NEW DELHI: India has slipped 10 places in the democracy index to 42, in the rankings released by The Economist Intelligence Unit. Norway, Iceland and Sweden are the top three on the list while Chad, Syria and North Korea bring up the bottom. Another Asian country, Indonesia, has dropped from 48 to 68 in the latest rankings.
The report, titled Democracy Index 2017, has classified India as a flawed democracy and attributed the dip in India’s rankings to lack of freedom of speech and free media.
“India has also become a more dangerous place for journalists, especially Chhattisgarh and Jammu and Kashmir. The authorities there have restricted freedom of the press, closed down several newspapers and heavily controlled mobile internet services. Several journalists were murdered in India in 2017,” the report said.
The rise of conservative religious ideologies is another factor that has affected the country’s ranking. “The strengthening of right-wing Hindu forces in an otherwise secular country led to a rise of vigilantism and violence against minority communities, particularly Muslims, as well as other dissenting voices,” the report said.
Experts have echoed many of the views in the report. “We Indians take pride in being the largest democracy in the world but we undermine the very values associated with it. This report should serve as a warning sign for the Prime Minister. His style of governance is not really democratic and this report has just proved his critics at home right,” Nilanjan Mukhopadhyay, political analyst and the author of Narendra Modi: The Man, The Times said.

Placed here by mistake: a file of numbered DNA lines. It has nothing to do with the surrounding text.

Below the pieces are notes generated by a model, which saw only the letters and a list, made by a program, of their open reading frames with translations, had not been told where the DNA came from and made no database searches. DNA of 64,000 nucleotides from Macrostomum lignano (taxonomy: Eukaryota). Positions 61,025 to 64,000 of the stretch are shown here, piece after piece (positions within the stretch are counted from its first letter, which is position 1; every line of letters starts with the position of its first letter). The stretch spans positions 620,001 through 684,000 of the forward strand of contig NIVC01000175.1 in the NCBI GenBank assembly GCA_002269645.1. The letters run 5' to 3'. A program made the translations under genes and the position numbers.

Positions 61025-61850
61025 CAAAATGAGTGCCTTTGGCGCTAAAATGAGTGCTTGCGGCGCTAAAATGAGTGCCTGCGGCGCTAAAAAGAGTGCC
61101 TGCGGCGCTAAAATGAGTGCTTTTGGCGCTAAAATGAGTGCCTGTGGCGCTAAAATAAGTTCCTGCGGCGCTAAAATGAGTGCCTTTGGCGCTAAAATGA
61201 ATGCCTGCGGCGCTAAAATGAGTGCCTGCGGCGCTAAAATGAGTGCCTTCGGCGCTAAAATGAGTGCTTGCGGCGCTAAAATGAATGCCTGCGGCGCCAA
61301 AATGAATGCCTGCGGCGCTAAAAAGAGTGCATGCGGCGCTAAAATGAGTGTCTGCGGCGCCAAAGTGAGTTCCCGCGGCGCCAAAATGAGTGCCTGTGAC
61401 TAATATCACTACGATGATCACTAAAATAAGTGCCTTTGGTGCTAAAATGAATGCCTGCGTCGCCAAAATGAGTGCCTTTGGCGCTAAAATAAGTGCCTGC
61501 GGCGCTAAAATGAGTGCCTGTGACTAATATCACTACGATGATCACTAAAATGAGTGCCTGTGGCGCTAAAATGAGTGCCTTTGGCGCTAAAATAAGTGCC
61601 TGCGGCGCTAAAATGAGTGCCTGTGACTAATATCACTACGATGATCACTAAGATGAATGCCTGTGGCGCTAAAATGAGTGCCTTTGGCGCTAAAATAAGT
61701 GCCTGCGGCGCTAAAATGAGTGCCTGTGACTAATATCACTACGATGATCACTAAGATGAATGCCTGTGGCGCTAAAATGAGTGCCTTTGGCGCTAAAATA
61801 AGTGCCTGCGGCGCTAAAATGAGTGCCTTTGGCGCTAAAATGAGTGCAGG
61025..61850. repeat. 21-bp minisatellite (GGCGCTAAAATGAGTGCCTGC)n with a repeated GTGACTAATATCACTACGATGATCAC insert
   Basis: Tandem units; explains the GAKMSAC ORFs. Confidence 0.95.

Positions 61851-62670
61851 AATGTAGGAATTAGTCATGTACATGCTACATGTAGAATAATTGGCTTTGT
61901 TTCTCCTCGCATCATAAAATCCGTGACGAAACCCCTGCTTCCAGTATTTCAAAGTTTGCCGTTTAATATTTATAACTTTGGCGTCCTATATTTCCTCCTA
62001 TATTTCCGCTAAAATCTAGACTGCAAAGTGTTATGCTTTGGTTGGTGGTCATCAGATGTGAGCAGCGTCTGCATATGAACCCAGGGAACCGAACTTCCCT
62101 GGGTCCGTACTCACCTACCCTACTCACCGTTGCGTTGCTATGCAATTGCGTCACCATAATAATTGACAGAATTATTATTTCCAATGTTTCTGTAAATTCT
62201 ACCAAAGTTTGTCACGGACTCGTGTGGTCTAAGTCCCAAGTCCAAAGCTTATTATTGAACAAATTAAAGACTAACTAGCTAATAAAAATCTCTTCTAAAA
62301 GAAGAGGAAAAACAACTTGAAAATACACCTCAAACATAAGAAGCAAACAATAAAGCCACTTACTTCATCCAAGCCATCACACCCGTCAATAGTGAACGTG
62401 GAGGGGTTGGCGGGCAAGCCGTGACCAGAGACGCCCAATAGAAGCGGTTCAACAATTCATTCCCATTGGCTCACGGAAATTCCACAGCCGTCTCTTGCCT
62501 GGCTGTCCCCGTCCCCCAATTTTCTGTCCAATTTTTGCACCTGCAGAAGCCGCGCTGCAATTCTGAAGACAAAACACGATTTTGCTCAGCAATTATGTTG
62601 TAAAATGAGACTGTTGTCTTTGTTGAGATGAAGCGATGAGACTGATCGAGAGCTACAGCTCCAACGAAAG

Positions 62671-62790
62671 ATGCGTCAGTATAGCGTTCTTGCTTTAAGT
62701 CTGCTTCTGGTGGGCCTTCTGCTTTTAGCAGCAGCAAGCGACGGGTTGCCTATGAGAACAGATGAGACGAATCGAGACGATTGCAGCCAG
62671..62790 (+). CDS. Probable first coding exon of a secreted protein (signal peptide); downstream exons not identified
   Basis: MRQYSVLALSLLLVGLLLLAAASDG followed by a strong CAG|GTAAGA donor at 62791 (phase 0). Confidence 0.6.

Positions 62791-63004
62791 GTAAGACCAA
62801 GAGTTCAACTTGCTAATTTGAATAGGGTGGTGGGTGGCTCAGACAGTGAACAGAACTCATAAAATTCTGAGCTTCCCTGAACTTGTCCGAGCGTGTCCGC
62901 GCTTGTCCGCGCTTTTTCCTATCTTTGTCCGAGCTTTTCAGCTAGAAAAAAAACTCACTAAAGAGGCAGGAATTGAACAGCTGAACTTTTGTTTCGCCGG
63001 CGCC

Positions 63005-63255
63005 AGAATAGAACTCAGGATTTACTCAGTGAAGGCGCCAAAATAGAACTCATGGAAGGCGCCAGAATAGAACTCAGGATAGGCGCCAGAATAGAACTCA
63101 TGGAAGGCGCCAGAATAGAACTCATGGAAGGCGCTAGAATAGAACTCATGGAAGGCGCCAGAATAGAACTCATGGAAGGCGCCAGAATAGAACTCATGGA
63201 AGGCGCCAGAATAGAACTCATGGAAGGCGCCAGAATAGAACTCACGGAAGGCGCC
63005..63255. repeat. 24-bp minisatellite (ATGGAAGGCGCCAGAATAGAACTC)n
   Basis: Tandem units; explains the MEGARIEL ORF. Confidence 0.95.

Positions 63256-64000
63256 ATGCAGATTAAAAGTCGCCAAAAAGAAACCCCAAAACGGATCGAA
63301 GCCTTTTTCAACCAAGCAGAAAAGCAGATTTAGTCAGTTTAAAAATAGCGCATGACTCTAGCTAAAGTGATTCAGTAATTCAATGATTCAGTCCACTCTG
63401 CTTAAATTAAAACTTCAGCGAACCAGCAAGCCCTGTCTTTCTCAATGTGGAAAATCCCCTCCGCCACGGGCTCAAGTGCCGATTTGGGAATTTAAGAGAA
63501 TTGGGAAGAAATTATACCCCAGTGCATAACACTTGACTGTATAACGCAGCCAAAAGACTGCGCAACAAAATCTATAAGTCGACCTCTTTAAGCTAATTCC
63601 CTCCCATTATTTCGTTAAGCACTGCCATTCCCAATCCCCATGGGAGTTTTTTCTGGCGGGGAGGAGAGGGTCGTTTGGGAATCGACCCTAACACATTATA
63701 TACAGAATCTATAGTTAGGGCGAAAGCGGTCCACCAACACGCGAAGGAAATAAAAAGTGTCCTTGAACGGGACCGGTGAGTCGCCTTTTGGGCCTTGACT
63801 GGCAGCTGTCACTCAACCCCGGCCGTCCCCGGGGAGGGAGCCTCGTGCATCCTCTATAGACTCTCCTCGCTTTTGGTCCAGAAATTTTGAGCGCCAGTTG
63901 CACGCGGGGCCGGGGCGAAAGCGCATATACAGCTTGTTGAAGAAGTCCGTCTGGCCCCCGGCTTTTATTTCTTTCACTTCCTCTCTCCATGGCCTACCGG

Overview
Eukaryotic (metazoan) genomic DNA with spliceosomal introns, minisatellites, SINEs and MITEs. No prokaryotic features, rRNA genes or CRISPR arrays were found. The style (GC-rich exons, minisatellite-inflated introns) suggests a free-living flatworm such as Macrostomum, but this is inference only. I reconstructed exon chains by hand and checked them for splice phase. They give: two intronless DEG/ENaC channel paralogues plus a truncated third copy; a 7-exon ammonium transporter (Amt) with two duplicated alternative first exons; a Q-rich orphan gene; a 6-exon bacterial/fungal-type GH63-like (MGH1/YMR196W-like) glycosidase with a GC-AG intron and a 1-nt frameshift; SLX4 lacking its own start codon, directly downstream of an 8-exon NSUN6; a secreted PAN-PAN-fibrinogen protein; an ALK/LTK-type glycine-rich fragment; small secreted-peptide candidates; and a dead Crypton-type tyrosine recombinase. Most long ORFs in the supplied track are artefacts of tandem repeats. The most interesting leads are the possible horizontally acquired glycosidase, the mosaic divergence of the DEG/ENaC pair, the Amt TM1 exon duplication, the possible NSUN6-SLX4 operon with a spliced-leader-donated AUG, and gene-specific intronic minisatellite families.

India’s overall score dropped 0.58 points on the index from 7.81 to 7.23.
India has been ranked 49th with regard to media freedom, with its media being classified as ‘partly free’.
“This is one of the main reasons why India’s rankings dropped. The moment the media’s working is interfered with by governments, countries take a dip on the index,” a researcher, who was involved in the compilation of the report, said.
The report has also commented on the curbs on offensive speeches. “The consequence of growing intolerance to offensive speech allows governments to justify their own curbs on freedom,” it said.
Jai Mrug, the Director of VotersMood Research, said the report was self-explanatory. “This is a very comprehensive report. It only vindicates what people have been vouching for in the country. It is important that institutions like the media are allowed to function without interference from the government,” he said.